Rochelle's Reviews > Desert Solitaire

Desert Solitaire by Edward Abbey
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Jan 05, 2009

really liked it
bookshelves: nature
Read in January, 2009 , read count: 2

All of the often contradictory reactions to this book tell me that it is not an easy book to pigeonhole. Part eulogy to a lost love (see chapter on Tukuhnikivats:Island in the Desert), part eulogy to a doomed wilderness (Glen Canyon dam project) and the potent possibilities of the bygone "frontier" epoch (to which is added in somewhat angry despairing tones his lament for an America mired in the senseless squander of an immoral war and the shortsighted expenditure of its natural resources through unquestioned development and privatization), this book manages to be at the same time richly panegyric. In other words: "There's a lot goin on in here, folks." It could be read as a cultural essay, an environmental text, a map of how "we got to where we are now" as a nation, or heir to Ginsberg "who therefore ran through the icy streets obsessed
with a sudden flash of the alchemy of the use
of the ellipse the catalog the meter & the vibrat-
ing plane,
who dreamt and made incarnate gaps in Time & Space
through images juxtaposed, and trapped the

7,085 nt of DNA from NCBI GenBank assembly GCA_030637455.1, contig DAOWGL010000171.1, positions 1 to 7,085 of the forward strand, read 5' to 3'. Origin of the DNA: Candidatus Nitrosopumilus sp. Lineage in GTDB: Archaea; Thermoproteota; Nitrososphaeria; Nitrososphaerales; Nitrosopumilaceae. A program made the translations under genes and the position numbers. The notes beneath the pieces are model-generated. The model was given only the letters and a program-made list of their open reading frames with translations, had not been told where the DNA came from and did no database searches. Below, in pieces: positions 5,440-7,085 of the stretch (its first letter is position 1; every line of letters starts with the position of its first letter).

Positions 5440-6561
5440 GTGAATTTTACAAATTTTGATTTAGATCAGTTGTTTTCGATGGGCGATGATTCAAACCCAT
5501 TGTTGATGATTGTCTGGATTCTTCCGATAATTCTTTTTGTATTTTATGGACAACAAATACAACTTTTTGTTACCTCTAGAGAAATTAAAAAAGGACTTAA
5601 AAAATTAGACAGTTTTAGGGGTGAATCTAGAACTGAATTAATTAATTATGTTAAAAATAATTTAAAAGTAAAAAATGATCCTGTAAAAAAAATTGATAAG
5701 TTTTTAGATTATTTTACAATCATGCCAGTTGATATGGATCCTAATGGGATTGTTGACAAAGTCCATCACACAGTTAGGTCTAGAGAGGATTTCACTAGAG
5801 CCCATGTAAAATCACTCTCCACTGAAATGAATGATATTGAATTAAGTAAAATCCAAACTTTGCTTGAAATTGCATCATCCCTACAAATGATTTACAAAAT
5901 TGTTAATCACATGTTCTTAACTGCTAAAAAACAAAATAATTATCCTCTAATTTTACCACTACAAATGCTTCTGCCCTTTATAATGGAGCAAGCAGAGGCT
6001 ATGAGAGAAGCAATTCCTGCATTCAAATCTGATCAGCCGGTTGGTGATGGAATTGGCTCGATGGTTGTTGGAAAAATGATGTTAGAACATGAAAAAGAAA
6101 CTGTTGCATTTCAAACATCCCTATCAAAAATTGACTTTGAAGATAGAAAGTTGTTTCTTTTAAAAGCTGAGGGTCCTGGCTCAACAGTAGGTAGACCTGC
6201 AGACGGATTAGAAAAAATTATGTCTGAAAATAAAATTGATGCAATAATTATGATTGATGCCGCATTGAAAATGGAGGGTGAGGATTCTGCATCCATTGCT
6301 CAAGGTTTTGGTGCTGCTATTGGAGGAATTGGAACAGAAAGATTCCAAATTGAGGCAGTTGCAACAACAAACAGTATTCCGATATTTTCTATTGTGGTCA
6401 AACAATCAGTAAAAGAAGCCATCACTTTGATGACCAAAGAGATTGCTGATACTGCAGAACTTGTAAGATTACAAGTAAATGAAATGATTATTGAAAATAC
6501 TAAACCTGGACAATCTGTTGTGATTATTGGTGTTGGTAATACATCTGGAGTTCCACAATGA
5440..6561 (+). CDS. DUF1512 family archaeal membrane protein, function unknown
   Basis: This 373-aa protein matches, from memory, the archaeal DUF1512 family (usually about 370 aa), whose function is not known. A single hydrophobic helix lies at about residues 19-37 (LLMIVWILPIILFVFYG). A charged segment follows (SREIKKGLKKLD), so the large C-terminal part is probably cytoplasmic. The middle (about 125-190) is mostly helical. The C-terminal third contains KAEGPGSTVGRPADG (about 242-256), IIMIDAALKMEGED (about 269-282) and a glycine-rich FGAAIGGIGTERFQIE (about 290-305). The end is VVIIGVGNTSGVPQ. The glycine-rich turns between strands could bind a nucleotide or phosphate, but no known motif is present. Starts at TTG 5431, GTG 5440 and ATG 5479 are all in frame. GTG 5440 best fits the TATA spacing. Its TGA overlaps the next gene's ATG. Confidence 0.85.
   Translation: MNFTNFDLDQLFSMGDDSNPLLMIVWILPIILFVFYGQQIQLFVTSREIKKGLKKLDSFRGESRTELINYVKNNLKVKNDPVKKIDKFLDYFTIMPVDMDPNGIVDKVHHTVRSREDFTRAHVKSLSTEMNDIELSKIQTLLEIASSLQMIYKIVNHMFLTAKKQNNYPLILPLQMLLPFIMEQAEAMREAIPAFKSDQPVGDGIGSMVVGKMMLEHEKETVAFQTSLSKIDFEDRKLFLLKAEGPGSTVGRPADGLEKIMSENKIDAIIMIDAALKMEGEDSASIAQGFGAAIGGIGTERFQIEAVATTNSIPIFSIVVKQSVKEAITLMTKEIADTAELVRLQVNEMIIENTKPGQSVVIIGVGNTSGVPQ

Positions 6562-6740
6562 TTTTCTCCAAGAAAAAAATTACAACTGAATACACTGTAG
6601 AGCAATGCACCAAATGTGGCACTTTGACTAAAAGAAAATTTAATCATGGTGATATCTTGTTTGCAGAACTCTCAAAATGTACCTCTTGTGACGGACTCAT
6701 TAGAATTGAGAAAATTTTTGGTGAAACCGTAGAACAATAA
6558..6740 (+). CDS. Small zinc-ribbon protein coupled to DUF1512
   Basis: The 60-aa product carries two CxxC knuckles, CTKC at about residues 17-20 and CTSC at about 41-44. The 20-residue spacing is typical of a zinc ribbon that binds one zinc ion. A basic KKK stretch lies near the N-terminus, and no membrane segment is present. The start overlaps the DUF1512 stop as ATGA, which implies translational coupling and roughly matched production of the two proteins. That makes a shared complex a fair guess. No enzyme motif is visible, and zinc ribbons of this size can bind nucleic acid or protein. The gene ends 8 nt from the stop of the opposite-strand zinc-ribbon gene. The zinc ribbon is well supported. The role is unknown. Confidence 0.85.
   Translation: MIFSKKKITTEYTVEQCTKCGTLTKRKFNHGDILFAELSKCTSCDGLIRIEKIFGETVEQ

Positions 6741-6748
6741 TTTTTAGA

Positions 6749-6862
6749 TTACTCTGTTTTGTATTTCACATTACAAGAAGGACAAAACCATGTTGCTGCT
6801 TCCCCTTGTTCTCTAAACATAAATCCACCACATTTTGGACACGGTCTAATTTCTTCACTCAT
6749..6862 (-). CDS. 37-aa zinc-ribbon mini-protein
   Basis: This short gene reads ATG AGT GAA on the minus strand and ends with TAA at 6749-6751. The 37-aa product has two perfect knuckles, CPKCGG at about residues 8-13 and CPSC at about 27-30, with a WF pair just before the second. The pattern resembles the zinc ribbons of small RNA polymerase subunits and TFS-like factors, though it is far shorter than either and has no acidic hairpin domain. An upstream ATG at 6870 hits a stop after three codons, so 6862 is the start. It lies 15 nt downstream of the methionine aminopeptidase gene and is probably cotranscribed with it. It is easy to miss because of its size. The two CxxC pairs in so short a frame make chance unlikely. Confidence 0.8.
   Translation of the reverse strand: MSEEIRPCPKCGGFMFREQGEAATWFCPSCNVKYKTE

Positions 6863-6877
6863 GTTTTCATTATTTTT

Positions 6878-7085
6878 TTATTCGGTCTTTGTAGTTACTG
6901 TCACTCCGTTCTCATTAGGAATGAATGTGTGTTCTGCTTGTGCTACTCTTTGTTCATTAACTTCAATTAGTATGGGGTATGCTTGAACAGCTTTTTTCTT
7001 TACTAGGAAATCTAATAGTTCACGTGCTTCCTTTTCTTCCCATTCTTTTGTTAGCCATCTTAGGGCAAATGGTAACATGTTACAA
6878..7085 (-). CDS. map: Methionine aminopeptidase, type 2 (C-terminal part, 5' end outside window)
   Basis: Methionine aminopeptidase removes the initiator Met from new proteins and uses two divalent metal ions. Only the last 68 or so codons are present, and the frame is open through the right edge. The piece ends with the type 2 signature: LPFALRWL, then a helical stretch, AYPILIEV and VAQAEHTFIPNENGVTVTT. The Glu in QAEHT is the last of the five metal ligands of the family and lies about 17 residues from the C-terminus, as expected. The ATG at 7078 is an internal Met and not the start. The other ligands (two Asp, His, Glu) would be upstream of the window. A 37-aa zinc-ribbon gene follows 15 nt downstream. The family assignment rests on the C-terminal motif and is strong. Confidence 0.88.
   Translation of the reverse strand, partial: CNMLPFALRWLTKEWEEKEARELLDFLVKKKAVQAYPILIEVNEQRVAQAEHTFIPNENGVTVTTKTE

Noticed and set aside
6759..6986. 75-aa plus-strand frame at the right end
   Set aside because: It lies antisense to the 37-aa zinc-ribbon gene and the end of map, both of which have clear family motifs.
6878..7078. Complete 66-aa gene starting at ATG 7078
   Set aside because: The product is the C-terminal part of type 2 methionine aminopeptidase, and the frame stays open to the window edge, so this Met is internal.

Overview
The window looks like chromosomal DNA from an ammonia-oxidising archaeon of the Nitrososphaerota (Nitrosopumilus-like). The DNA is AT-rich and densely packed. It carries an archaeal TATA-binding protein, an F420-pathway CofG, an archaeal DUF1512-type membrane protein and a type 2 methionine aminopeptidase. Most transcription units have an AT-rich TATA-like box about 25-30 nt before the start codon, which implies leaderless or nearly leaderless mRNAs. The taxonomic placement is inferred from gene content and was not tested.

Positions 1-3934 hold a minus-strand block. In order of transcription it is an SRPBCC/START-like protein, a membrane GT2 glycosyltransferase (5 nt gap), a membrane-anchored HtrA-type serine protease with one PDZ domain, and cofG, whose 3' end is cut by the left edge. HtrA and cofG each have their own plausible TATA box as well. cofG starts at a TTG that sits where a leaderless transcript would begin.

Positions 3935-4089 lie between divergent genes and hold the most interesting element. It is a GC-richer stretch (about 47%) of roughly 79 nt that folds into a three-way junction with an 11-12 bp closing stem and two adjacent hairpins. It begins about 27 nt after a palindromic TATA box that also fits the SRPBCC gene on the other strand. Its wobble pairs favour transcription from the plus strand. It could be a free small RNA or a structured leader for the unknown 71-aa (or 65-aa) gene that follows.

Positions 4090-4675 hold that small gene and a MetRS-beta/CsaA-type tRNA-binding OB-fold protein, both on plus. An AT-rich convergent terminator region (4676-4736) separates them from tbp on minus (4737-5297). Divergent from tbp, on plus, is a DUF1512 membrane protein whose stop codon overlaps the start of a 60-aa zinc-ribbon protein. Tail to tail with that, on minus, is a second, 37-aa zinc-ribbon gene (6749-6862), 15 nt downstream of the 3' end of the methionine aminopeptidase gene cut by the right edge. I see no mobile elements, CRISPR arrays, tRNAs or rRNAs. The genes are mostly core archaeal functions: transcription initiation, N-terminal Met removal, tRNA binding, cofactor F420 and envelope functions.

archangel of the soul between 2 visual images
and joined the elemental verbs and set the noun
and dash of consciousness together jumping
with sensation of Pater Omnipotens Aeterna
Deus
to recreate the syntax and measure of poor human
prose and stand before you speechless and intel-
ligent and shaking with shame, rejected yet con-
fessing out the soul to conform to the rhythm
of thought in his naked and endless head,
the madman bum and angel beat in Time, unknown,
yet putting down here what might be left to say
in time come after death,
and rose reincarnate in the ghostly clothes of jazz in
the goldhorn shadow of the band and blew the
suffering of America's naked mind for love into
an eli eli lamma lamma sabacthani saxophone
cry that shivered the cities down to the last radio
with the absolute heart of the poem of life butchered
out of their own bodies good to eat a thousand
years."
. I am not going to excuse Edward Abbey's sexist remarks, but they are, when examined carefully, a smokescreen. So, I don't entirely buy them either. I think his attempt to come off as a curmudgeon (which he probably practiced assiduously) is, when balanced against, say his soliloquy on the Desert in "Episodes and Visions", a clumsy, obvious device. He truly delights in baiting conventionalism whether it is in religion, viewpoint, or culture. He urges a complacent citizenry to awaken to wonder. The worst thing about this book may quite possibly be his attempt at poetry in the chapter titled "Water." He wishes to incite in the reader a thirst to explore, not just the wilderness without(what there may be left of that) but the deep question within. Who are we? Why are we? Does any of it have meaning ultimately? This struggle with the great zen koan of the desert tugs at him and he does not really tie up the ends of his questioning so neatly that he pretends to answer it for anyone. I have been in some of these places he describes and his love for it and knowledge of it is deep and fiercely felt. Much more was left out than was said. Definitely a book to be savored and revisited.
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